ingredient no.

33 of
44

Orange Blossom

Origin: Europe and Africa

Orange flower water has been a traditional ingredient used often in North African as well as in Middle Eastern cooking. In Arab variants of baklava, orange blossomwater is often mixed with the sweet syrup for flavor.

designed by Beate Ramm
ingredient no.

34 of
44

Cloves

Origin: Middle East

Cloves are the aromatic flower buds of a tree in the family Myrtaceae, Syzygium aromaticum. They are native to the Maluku Islands in Indonesia, and are commonly used as a spice.

designed by Claudia Fahrbrodt
ingredient no.

35 of
44

Lotus Flower

Origin: Tropical Asia & Queensland Australia

The flowers, seeds, young leaves, and “roots” (rhizomes) are all edible. In Asia, the petals are sometimes used for garnish, while the large leaves are used as a wrap for food.

designed by Jula Wohlfahrt
ingredient no.

36 of
44

Fennel Seeds

Origin: Mediterranean

Fennel is widely cultivated, both in its native range and elsewhere, for its edible, strongly flavored leaves and fruits. Its aniseed flavor comes from anethole, an aromatic compound also found in anise and star anise, and its taste and aroma are similar to theirs, though usually not as strong.

designed by Sebastian Emmel
ingredient no.

37 of
44

Aniseed

Origin: Eygpt & Middle East

Aniseed is a flowering plant in the family Apiaceae native to the eastern Mediterranean region and Southwest Asia. Its flavor has similarities with some other spices, such as star anise, fennel, and licorice.

designed by Raphaël Marcouyre
ingredient no.

38 of
44

Tellicherry Pepper

Origin: South India

Tellicherry Pepper is a type of black pepper, it comes from grafted Malabar plants grown on Mount Tellicherry.

designed by Lukas Pfeifer
ingredient no.

39 of
44

Rose Petals

Origin: Found Globally

Rose petals are sometimes used to flavour ordinary tea, or combined with other herbs to make herbal teas. In France, there is much use of rose syrup, most commonly made from an extract of rose petals.

designed by Nelia Köhler
ingredient no.

40 of
44

Long Pepper

Origin: India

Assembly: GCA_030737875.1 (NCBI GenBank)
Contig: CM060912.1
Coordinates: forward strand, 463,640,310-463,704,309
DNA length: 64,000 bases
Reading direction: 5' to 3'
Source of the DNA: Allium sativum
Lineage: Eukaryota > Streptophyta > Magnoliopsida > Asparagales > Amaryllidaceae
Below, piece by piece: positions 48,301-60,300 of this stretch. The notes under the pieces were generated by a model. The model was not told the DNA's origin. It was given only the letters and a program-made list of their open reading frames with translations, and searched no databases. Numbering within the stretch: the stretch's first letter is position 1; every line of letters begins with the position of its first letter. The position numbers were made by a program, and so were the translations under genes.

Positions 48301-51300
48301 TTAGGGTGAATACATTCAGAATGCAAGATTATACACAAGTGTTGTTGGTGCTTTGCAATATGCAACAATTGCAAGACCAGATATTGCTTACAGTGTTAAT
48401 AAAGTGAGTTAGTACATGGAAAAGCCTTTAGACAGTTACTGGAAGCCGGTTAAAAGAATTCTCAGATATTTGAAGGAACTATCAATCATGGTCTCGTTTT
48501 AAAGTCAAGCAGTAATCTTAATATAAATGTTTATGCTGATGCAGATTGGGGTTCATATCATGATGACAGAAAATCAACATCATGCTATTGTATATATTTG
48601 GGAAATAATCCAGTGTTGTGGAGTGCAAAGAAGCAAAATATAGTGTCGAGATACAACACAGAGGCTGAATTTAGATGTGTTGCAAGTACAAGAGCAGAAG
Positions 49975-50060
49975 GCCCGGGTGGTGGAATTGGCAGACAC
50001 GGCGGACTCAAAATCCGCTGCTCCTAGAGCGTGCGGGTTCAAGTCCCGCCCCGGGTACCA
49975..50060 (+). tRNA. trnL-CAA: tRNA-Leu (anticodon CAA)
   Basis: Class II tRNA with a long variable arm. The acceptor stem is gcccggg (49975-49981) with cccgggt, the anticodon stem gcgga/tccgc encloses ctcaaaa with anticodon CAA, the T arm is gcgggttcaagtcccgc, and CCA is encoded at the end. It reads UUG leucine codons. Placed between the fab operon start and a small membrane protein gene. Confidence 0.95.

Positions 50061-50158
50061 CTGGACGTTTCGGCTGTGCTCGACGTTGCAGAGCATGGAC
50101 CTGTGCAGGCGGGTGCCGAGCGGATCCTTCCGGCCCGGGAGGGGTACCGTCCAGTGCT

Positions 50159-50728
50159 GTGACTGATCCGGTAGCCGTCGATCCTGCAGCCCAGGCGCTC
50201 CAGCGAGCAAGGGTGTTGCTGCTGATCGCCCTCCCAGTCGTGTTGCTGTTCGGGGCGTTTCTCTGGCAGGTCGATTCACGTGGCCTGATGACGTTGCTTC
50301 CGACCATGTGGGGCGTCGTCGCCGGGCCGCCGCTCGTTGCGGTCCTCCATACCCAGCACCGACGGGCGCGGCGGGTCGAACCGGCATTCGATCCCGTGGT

Long pepper (Piper longum), sometimes called Indian long pepper (Pipli), is a flowering vine in the family Piperaceae, cultivated for its fruit, which is usually dried and used as a spice and seasoning.

designed by Jennifer Lietz & Domingo Gonzalez
ingredient no.

41 of
44

Cinnamon blossom

Origin: Tropical Asia

Cinnamon blossoms come from the cinnamon tree, which originally comes from tropical Asia. Their taste is multifaceted, like a melange of cinnamon, cloves, orange peels and black pepper. Its scent is balsamic: reminiscent of incense, tobacco and vanilla.

designed by Aurelio Escuredo
ingredient no.

42 of
44

Lime Leaves

Origin: Tropical Asia

Lime leaves are the most frequently used part of the lime plant used fresh, dried, or frozen. The leaves are widely used in Thai and Lao cuisine.

designed by Julia Timm
ingredient no.

43 of
44

Hibiscus Blossom

Origin: Tropical Regions

Hibiscus is used for a variety of ailments partly because there are so many species, over 250. Roselle lowers fevers and high blood pressure, relieves coughs, and has been found to have antibacterial properties. All parts of the plant are used, from the seeds to the roots.

designed by Susann Berger
ingredient no.

44 of
44

Anise Hyssop

Origin: North America

Anise hyssop was used medicinally by Native Americans for cough, fevers, wounds. The soft, anise-scented leaves are used as a seasoning, as a tea and for alcoholic beverages.

designed by Katja Stadler

THE PROCESS

Handpicking the best ingredients for our gin. Printing the wrapping paper with the story of the elephant. Then the final touch, adding the labels and hand numbering each bottle.

MADE WITH
LOVE AND CARE

VIDEO

GRID View

LEGAL NOTICE

Managing Director: Armin Angerer
MRegistration court: AG Hamburg
MCommercial register: HRB 100277, registered office in Hamburg
Tax registration number, according to § 27a UstG (German Value Added Tax Act): DE 221 794 427
Legally responsible for content according to § 55 paragraph 2 RStV: Armin Angerer

DISCLAIMER

The Peter Schmidt Group regularly checks and updates the information contained on its website. Despite all care and attention, data and information of any kind could have changed in the meantime. Liability, warranty or any other responsibility for the up-to-dateness, correctness and completeness of the information provided can therefore not be accepted.